David Mellor’s Album Reviews: Jaako Luoma, The Sixteen and Strauss
2 May 2019, 10:08 | Updated: 2 May 2019, 10:11
Every week, Classic FM presenter and music expert David Mellor reviews the best new releases and re-issues from the world of classical music. This week, David picks out Jaako Luoma, The Sixteen and Strauss.
Album of the week
Bassoon Concertos, Jaakko Luoma, Ondine
The bassoon is a garrulous, bubbly instrument, and in the right hands, like the Finnish bassoonist Jaakko Luoma here, it offers entertaining listening.
These four concertos, composed between the 1770s and the 1840s are full of fun. As such, they will be ideal listening over the next two bank holidays, or in the summer.
Hummel’s concerto is probably the best known. The finale is especially memorable. Mozart’s concerto, written when he was in his later teens, is probably the least distinguished of all his wind concertos, but still well worth a listen.
Peter von Winter was born two years before Mozart, but outlived him for more than 30, pursuing a successful career at the Court Opera in Munich.
His single movement concerto is most attractive. Think how many works of genius Wolfgang would have given us, had he lived into his 70s.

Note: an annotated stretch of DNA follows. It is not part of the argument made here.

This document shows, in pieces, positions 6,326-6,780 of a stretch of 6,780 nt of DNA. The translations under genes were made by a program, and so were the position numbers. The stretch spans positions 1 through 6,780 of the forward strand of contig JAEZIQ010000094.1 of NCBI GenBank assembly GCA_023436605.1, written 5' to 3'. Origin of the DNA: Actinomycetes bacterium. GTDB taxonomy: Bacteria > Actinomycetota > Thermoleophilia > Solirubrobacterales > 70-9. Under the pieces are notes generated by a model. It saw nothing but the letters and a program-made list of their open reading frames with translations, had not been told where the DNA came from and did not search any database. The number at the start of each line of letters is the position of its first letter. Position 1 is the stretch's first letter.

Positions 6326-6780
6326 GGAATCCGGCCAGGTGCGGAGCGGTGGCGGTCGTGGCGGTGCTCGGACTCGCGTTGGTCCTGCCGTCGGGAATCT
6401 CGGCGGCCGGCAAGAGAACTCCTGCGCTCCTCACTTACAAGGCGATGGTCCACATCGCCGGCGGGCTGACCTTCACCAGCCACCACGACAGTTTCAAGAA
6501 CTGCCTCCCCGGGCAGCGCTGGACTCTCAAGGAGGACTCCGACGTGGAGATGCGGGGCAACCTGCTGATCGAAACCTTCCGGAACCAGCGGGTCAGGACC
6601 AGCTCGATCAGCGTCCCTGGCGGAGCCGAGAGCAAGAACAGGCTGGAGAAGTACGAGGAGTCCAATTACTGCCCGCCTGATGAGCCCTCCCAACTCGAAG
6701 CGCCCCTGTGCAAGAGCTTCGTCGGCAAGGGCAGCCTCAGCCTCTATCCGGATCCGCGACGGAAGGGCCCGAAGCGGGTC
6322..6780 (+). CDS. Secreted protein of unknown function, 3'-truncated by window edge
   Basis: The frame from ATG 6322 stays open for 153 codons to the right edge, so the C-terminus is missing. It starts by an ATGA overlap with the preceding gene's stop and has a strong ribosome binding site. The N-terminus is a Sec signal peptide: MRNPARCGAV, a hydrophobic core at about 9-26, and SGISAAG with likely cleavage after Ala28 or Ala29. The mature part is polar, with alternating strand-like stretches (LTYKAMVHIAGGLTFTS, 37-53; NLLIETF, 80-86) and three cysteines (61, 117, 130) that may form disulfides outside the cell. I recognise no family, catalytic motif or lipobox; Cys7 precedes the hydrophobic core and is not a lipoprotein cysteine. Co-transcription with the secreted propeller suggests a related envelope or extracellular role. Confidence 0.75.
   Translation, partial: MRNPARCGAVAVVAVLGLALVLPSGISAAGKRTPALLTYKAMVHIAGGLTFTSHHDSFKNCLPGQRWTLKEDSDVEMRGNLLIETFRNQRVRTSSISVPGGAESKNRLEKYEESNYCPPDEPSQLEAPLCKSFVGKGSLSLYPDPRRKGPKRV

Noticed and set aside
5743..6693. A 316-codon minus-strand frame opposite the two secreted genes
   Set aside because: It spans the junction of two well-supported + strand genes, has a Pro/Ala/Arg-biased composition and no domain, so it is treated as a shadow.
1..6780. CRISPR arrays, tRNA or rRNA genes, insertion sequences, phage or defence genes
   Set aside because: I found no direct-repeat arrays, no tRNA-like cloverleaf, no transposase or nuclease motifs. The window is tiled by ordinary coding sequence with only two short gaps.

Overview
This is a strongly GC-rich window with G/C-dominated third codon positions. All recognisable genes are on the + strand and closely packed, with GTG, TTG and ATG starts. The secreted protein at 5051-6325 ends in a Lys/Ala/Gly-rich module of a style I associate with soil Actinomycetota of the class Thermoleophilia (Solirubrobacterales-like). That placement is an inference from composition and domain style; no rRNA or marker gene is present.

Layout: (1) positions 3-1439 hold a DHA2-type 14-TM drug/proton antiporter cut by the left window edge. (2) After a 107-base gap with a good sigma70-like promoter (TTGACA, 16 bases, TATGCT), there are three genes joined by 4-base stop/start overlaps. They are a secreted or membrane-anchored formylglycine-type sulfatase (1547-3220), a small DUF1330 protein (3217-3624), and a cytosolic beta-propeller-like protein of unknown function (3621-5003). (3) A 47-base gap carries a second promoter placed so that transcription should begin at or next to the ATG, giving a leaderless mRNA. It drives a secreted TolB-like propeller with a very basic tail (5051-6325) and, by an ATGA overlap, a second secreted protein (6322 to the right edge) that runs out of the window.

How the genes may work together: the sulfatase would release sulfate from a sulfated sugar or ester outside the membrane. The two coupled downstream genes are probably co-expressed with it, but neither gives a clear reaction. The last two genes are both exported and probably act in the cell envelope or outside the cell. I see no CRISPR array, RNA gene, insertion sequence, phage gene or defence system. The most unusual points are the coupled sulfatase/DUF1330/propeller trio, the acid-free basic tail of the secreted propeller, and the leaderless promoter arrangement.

The last piece, Rossini’s concerto, can be enjoyed as a lot of fun. But is it by Rossini? I, and more significantly, a lot of Rossini experts, think not.
40, The Anniversary collection, The Sixteen/Harry Christophers, Coro
Classic FM has long enjoyed a special relationship with The Sixteen. And if ever there was a self-recommending issue it is this one.
This generous two-and-a-half-hour, 2 CD set has 40 tracks, one for each year of The Sixteen’s lifespan, and drawn from some of their most celebrated recordings, by more than two dozen composers – ranging from Bach and Schutz to contemporary musicians like Sir James MacMillan.
This is best treated as a sampler, not only of what The Sixteen can do, but also what is out there in choral music.
The aim must surely be to find a few things that really hit the spot, and then delve a little deeper, via the complete albums from which these tantalising extracts are drawn.
Richard Strauss, Concertante Works, Tasmin Little/Michael Collins, Chandos
I am focusing especially on Chandos at the moment, as they celebrate their 40th anniversary. I shall be devoting a two-hour programme to some of their finest releases on 19 May.
This Richard Strauss album is typical of them, firstly for the imaginative choice of repertoire, secondly for duration (77 minutes) and thirdly for sound quality.
Here Michael Collins is the clarinet soloist where needed, and directs a small instrumental ensemble in four mini concertos by Strauss three – from the very beginning and one from the very end of his career.
There’s a Burleske for piano and orchestra from Strauss’ early 20s (soloist Michael McHale); a Romanze for clarinet and orchestra from Strauss’s mid-teens; and, best of all, a violin concerto from his late teens.
This secures a particularly eloquent performance from Tasmin Little, and the finale is a delight. I shall be playing it on my Chandos programme on 19 May.
Then, right from the end of his career, when he was in his early 80s, comes a Duett-Concertino for clarinet and bassoon (bassoonist Julie Price). Some delightful music, well worth exploring.